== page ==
After getting the OK from federal prosecutors in Philadelphia and Washington, D.C., and from the New Jersey Division of Fish and Wildlife, Bessey loaded a trailer with terrapins.

Then he called in reinforcements.

The lost generation

Brian Williamson patrols roadways in the spring looking for diamondback terrapins too. He catches females, and he collects eggs. But his objective is to strengthen the population, not to exploit it.

“We have a permit from the state of New Jersey to collect the eggs, and we raise the hatchling turtles in captivity for 10 months, then release them back into the wild,” said Williamson, a research scientist with The Wetlands Institute, a nonprofit organization based in Stone Harbor, New Jersey.

The goal is to increase the chances that the hatchling terrapins, which are about the size of a quarter, will survive to adulthood and replace those that are killed on roadways each spring.

Scientists from The Wetlands Institute catch female diamondback terrapins in the spring to measure them, and then let them go. The Wetlands Institute

During his patrols, Williamson catches live females, which he measures and releases, but he also tallies the dead to get a sense of how many are lost. There’s no accounting for terrapins that are snatched in the night without a trace. Until recently, he wouldn’t have thought he needed to account for them.

“I was really surprised when I got a call from Special Agent Bessey saying he had thousands of turtles that needed to be released,” Williamson recalled.

For his part, Bessey was surprised when Williamson explained the protocol they needed to follow to release them. They couldn’t just let a trailer-load of tiny terrapins loose in the water. “That’d be like ringing a dinner bell for the gulls,” Williamson said.

Instead, each terrapin had to be tucked into its own little pocket of marsh grass, out of sight of predators. Multiply that by 3,442.

“We could see the lights of Atlantic City in the distance when we finished, that’s how dark it was,” Bessey said.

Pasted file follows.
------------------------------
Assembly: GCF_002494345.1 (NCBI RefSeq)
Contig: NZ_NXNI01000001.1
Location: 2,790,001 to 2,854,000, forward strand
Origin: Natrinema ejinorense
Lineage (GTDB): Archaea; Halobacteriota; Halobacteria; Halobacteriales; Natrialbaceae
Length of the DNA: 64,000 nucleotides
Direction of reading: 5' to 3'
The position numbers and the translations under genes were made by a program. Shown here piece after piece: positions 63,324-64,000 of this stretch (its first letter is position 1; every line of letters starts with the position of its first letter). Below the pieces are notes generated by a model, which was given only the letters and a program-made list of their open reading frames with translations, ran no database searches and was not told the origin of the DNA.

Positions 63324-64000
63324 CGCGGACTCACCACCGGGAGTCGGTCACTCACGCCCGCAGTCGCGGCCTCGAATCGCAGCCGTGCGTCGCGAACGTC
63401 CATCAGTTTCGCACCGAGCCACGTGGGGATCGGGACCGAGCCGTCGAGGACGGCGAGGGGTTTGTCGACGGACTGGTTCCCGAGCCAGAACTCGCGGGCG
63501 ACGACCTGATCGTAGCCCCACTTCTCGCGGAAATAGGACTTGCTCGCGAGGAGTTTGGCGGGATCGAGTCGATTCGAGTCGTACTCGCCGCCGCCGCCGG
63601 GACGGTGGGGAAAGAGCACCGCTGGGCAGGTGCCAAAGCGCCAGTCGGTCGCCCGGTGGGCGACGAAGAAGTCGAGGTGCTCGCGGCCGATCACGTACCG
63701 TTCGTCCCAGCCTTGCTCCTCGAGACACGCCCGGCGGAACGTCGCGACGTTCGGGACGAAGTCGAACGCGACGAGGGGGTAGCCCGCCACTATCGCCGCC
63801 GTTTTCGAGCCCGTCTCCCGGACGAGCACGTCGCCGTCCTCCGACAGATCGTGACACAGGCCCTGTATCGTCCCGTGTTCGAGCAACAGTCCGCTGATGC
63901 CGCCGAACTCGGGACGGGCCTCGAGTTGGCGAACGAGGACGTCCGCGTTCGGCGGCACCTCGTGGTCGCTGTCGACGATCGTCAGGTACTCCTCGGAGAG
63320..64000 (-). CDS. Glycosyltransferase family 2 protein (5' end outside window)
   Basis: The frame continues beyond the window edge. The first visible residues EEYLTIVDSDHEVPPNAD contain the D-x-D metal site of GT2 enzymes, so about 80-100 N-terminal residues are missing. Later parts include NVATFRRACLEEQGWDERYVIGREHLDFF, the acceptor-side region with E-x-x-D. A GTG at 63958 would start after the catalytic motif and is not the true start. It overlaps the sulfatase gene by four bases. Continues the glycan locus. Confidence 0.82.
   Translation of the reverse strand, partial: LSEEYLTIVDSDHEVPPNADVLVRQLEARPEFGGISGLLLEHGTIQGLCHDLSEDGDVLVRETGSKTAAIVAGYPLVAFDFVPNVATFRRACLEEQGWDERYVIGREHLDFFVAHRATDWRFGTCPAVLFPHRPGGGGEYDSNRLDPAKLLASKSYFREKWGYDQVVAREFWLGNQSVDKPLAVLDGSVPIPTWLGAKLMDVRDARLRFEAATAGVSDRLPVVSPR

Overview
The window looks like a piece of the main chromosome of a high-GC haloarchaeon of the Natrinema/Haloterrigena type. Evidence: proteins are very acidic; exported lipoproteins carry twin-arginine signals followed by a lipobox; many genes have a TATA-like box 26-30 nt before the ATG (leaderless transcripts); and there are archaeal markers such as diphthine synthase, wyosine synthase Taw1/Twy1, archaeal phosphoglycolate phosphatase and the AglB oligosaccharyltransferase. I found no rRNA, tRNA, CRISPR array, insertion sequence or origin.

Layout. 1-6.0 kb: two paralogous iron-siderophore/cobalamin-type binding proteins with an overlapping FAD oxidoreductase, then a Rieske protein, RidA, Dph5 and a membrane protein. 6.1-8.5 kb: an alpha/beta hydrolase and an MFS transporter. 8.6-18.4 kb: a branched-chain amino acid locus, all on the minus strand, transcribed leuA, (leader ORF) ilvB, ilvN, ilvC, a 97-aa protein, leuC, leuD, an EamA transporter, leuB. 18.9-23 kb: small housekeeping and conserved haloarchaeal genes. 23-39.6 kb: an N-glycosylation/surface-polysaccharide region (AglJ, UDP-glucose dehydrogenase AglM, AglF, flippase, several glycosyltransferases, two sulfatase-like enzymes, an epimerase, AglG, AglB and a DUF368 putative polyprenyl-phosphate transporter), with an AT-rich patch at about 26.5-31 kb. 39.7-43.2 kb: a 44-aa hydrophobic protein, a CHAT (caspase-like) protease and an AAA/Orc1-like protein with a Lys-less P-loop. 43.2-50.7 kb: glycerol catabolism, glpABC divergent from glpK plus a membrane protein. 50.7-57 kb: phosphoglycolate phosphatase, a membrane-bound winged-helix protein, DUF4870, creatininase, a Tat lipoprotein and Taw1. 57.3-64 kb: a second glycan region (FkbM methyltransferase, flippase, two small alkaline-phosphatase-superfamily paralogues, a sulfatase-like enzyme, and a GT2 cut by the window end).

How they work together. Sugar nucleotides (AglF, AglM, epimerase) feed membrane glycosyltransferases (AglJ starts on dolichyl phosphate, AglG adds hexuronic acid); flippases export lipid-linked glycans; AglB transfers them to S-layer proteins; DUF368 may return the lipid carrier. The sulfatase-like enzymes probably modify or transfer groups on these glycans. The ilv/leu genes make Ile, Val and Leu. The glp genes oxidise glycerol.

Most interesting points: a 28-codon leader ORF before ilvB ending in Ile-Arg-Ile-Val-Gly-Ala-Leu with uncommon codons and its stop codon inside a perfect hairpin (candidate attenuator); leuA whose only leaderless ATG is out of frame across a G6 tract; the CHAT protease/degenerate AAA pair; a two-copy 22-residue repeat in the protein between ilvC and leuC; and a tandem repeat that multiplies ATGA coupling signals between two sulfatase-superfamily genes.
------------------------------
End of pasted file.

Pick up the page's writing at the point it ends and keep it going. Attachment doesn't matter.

It was worth the effort. Although Williamson said there’s no telling how many of those hatchlings will survive long enough to reach adulthood, “Some of them may, and it was important to give them that chance.”

But it likely won’t be enough to make up for all of the adults Sommers removed from the population permanently over the years.

Turtles have evolved to compensate for low juvenile survival rate with long adult lifespans. Once turtles reach sexual maturity, they can reproduce every year for the rest of their lives, which for diamondback terrapins can be as long as 40 years. Other native turtle species can live decades longer. “These animals live so long that eventually, they might win the lottery,” Williamson said. For a turtle, “winning the lottery” means one of your hatchlings makes it to adulthood so you replace yourself in the population.

Diamondback terrapins and other turtle species already face heightened threats from habitat loss, climate change, and cars when crossing roads. Ben Wurst/Conserve Wildlife Foundation of New Jersey

“Adult female terrapins — animals that somehow survived the eight years it takes to reach sexual maturity, and now have a pretty good chance of making it year after year because they are big enough that they don’t have many natural predators — those are the individuals we need reproducing,” Williamson said. “If those terrapins are taken from the wild, induced to lay eggs, and sold in the pet trade, that has the potential to cause real damage to populations.”

Populations which, he noted, already face heightened threats from climate change, habitat loss, cars, and discarded crab pots, which terrapins frequently become trapped in and drown.

“Poaching is just one of the problems turtles face,” Williamson said. “But turtles don’t need any more problems.”

Turtle power

Operation Common Denominator, as the terrapin investigation was called, is one of many recent cases that shed light on the unseen problem of illegal collection of native turtles in the United States. One year ago this month, authorities seized 293 freshwater turtles from the home of a man in Allegany, New York.

That seizure included 17 bog turtles, a federally threatened species, 185 spotted turtles and 53 wood turtles, species that are under consideration for federal listing, and a handful of species that are more abundant, like the eastern box turtle, painted turtle, and snapping turtle. But poaching changes the equation for any species, whether rare or common, in a way that is difficult to quantify because it happens in the dark. How can we know the common denominator, the whole that is constantly divided by multiple threats, when animals are siphoned out of populations in the shadows?